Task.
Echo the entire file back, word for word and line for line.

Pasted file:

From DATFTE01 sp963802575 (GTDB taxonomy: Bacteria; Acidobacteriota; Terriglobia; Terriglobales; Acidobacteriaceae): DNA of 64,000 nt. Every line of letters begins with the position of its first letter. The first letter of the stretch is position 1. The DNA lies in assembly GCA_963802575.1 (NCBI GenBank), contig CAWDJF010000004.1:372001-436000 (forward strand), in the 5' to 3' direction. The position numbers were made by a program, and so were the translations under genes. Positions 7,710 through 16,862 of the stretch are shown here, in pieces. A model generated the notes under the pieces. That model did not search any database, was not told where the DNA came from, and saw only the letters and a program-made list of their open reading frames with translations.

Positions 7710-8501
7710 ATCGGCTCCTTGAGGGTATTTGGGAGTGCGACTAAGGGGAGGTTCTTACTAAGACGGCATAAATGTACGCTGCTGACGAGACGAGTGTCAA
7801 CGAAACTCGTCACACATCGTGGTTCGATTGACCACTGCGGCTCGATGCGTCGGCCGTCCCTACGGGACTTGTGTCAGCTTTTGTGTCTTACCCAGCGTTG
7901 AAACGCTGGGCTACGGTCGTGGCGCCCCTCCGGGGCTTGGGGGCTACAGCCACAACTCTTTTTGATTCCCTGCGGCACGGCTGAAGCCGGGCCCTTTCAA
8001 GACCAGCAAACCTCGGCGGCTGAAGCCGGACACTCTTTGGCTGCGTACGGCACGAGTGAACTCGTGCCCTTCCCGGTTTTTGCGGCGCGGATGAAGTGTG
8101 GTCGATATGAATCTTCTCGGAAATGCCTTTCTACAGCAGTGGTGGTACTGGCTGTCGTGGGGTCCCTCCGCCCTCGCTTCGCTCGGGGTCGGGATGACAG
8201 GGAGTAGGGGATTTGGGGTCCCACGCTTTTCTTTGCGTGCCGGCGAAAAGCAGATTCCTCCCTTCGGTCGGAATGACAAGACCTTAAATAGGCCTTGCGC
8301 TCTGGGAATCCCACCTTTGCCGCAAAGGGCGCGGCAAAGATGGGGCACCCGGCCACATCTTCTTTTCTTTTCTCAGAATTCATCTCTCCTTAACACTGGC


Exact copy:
From DATFTE01 sp963802575 (GTDB taxonomy: Bacteria; Acidobacteriota; Terriglobia; Terriglobales; Acidobacteriaceae): DNA of 64,000 nt. Every line of letters begins with the position of its first letter. The first letter of the stretch is position 1. The DNA lies in assembly GCA_963802575.1 (NCBI GenBank), contig CAWDJF010000004.1:372001-436000 (forward strand), in the 5' to 3' direction. The position numbers were made by a program, and so were the translations under genes. Positions 7,710 through 16,862 of the stretch are shown here, in pieces. A model generated the notes under the pieces. That model did not search any database, was not told where the DNA came from, and saw only the letters and a program-made list of their open reading frames with translations.

Positions 7710-8501
7710 ATCGGCTCCTTGAGGGTATTTGGGAGTGCGACTAAGGGGAGGTTCTTACTAAGACGGCATAAATGTACGCTGCTGACGAGACGAGTGTCAA
7801 CGAAACTCGTCACACATCGTGGTTCGATTGACCACTGCGGCTCGATGCGTCGGCCGTCCCTACGGGACTTGTGTCAGCTTTTGTGTCTTACCCAGCGTTG
7901 AAACGCTGGGCTACGGTCGTGGCGCCCCTCCGGGGCTTGGGGGCTACAGCCACAACTCTTTTTGATTCCCTGCGGCACGGCTGAAGCCGGGCCCTTTCAA
8001 GACCAGCAAACCTCGGCGGCTGAAGCCGGACACTCTTTGGCTGCGTACGGCACGAGTGAACTCGTGCCCTTCCCGGTTTTTGCGGCGCGGATGAAGTGTG
8101 GTCGATATGAATCTTCTCGGAAATGCCTTTCTACAGCAGTGGTGGTACTGGCTGTCGTGGGGTCCCTCCGCCCTCGCTTCGCTCGGGGTCGGGATGACAG
8201 GGAGTAGGGGATTTGGGGTCCCACGCTTTTCTTTGCGTGCCGGCGAAAAGCAGATTCCTCCCTTCGGTCGGAATGACAAGACCTTAAATAGGCCTTGCGC
8301 TCTGGGAATCCCACCTTTGCCGCAAAGGGCGCGGCAAAGATGGGGCACCCGGCCACATCTTCTTTTCTTTTCTCAGAATTCATCTCTCCTTAACACTGGC